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Technical Aspects: Engine Cooling System (Indirect Liquid Cooling)

Modified On Apr 05, 2016 03:02 PM By Sahib

Indirect engine cooling system doesn’t allow air to directly contact with the surface of engine. It indirectly cools down the engine and its components with the help of a coolant circulating in coolant jackets around the cylinder block and the cylinder head. While circulating around cylinders, coolant takes away most of the heat content with it. This heat is further dissipated to the air stream passing through radiators.  

 Background/Development:

  • The radiator was invented and patented by Karl Benz in 1885.
  • The first honeycomb radiator was designed by Wilhelm Maybach and fitted to the 1901 Mercedes 35 HP model.
  • Ethylene glycol was first proposed as an engine coolant in England in 1916 to lower the freezing point of water in car cooling systems.

Technical facts: 

The basic indirect liquid cooling system comprises of coolant/water pump, radiator, radiator pressure cap, expansion tank, cooling fan and thermostat. These components perform together efficiently to cool down the engine. Other technical insights are discussed below:

1. Radiator:

A radiator is a type of heat exchanger which transfers heat from the hot coolant that flows through it to the air. It consists of upper tank and lower tank, connected by large number of tubes (mesh/core structure). Coolant is pumped from the engine to the upper tank. As it flows down through the tubes, heat from coolant is dissipate to the air stream which passes around the outside of the tubes. 

It may be a down flow type radiator (coolant flows from top tank to bottom tank), cross flow type radiator (coolant flows from left to right) or double cross flow type radiator (coolant flows down one half-side of tubes, then takes a U-turn, and back up the other half-side).

2. Radiator Pressure Cap: 

Radaitor pressure cap is located at the top of radiator. This cap increases the boiling point of coolant by not allowing the pressure to escape, otherwise coolant would boil under such extreme temperature conditions. There is a preset rating of the cap that indicates the highest coolant pressure it can handle.

If the pressure in cooling system exceeds this preset value, pressure valve (relief valve) opens and the coolant escapes through overflow tube to expansion tank. Now as the pressure reduces, pressure valve closes. Reduction in coolant pressure creates a vacuum in the cooling system that pulls the additional vacuum valve and opens it, and hence allows coolant to return to the radiator.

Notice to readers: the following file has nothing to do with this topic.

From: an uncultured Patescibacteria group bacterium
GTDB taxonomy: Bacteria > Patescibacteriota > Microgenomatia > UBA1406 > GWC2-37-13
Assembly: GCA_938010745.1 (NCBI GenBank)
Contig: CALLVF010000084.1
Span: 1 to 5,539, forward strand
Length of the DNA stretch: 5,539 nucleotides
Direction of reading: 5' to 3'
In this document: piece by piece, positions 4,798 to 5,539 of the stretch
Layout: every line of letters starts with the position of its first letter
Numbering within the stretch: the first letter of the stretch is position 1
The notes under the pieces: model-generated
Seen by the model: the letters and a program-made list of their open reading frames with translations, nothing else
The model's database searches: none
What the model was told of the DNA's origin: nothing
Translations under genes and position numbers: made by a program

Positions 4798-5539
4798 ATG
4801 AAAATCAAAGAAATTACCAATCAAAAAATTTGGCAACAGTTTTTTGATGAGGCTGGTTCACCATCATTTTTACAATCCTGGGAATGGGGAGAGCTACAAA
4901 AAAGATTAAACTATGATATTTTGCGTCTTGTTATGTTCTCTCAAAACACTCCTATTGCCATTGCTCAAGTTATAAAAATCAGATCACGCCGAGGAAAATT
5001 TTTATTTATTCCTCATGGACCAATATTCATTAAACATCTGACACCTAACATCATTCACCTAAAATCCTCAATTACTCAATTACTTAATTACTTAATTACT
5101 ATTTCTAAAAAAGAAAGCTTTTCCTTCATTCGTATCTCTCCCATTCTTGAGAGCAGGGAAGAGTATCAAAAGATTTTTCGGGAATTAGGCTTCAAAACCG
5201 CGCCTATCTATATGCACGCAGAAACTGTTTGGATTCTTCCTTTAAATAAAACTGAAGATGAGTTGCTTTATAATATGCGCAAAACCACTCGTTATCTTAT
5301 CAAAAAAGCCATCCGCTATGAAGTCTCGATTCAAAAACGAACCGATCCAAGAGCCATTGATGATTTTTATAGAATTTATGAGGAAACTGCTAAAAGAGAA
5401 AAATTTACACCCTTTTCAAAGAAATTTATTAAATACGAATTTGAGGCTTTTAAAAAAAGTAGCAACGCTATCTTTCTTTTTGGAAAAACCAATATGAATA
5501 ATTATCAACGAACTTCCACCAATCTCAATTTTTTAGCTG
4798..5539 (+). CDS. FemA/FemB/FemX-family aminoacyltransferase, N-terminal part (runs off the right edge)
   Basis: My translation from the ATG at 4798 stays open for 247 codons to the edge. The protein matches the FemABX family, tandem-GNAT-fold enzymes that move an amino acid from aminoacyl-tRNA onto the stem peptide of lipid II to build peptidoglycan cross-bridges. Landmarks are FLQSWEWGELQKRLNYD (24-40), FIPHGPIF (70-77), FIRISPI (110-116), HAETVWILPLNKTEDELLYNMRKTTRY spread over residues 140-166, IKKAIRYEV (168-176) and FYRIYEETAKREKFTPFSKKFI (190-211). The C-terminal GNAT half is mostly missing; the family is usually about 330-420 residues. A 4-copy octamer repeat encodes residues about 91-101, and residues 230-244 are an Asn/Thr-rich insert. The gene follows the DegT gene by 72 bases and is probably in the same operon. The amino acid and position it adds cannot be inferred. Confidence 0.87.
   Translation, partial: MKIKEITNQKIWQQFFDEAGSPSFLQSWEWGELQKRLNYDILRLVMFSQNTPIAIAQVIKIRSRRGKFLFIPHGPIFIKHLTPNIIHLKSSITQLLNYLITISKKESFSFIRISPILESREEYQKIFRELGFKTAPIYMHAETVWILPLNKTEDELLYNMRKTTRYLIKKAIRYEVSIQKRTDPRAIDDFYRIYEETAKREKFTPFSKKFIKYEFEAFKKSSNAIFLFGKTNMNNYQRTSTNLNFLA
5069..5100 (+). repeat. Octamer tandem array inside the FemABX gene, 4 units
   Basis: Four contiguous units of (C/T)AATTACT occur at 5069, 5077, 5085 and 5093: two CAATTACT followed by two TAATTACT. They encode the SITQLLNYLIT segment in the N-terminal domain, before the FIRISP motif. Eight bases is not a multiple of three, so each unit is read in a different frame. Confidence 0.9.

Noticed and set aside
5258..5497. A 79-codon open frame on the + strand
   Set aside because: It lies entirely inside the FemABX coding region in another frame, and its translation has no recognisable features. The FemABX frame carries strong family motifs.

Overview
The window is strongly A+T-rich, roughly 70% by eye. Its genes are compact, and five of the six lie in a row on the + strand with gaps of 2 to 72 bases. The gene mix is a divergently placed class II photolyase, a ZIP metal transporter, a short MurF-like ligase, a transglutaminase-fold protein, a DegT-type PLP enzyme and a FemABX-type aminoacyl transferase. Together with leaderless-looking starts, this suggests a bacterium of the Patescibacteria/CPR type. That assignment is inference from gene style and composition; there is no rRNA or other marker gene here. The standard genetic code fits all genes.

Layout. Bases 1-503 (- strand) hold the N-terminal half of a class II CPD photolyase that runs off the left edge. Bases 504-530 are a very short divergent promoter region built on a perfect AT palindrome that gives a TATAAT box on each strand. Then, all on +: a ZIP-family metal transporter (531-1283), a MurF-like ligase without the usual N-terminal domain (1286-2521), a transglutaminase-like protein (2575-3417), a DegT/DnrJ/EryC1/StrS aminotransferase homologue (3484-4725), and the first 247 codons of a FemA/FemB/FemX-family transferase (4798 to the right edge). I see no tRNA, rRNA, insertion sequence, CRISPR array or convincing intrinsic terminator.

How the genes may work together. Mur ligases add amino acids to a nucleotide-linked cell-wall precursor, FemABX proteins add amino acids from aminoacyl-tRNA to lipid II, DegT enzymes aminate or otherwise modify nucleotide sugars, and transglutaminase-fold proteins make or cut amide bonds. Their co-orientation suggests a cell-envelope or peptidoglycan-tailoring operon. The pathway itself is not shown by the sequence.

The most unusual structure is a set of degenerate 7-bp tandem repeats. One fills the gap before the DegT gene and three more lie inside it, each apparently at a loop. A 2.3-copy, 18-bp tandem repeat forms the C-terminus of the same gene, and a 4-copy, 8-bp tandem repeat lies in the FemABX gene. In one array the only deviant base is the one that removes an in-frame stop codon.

3. Expansion Tank:

The expansion tank is located within the engine compartment. It is connected to radiator by overflow hose. It indicates whether the radiator is full or not, and hence ensures a sufficient supply of coolant in the system and allows expansion of the coolant as the temperature rises.

4. Cooling Fan: 

It is usually located behind the radiator. Generally the cooling fans are driven by the engine crank shaft through a belt. Now-a-days the cooling fan is operated electrically or through a viscous coupling, so that there is less load on the engine.

5. Coolant/Water Pump:

The pump circulates the coolant under pressure by utilizing the power from engine with the help of a v-belt. There are curved vanes across the center of the disc (impeller). This pump functions on the principle of the centrifugal force. It has an inlet at the center and an outlet at the circumference of the pump casing. 

6. Thermostat:

A thermostat valve is fitted on the engine. This valve allows engine to heat up quickly, so as to bring the engine to its working temperature. It regulates the amount of coolant that goes to the radiator.

 

At low temperature, thermostat is closed and coolant is not allowed to flow through radiator. The coolant only re-circulates through the engine. As the engine temperature rises, thermostat opens slowly and allows coolant to flow through the radiator, to bring the cooling system into action. In this way, thermostat controls engine temperature by continuously monitoring the coolant flow to the radiator. 

Advantages of Indirect engine cooling :

  • This system efficiently maintains the optimum working temperature range and hence allows smooth functioning of engine.
  • Overall more efficient as compared to air cooled engine.
  • There are lesser noise issues with this system as compared to air cooled engine.

Disadvantages of Indirect engine cooling :

  • More complex and heavier system.
  • Coolant leakage problems.
  • High maintenance is required.

Also Read: Technical Aspects: Engine Cooling System (Direct Air Cooling)

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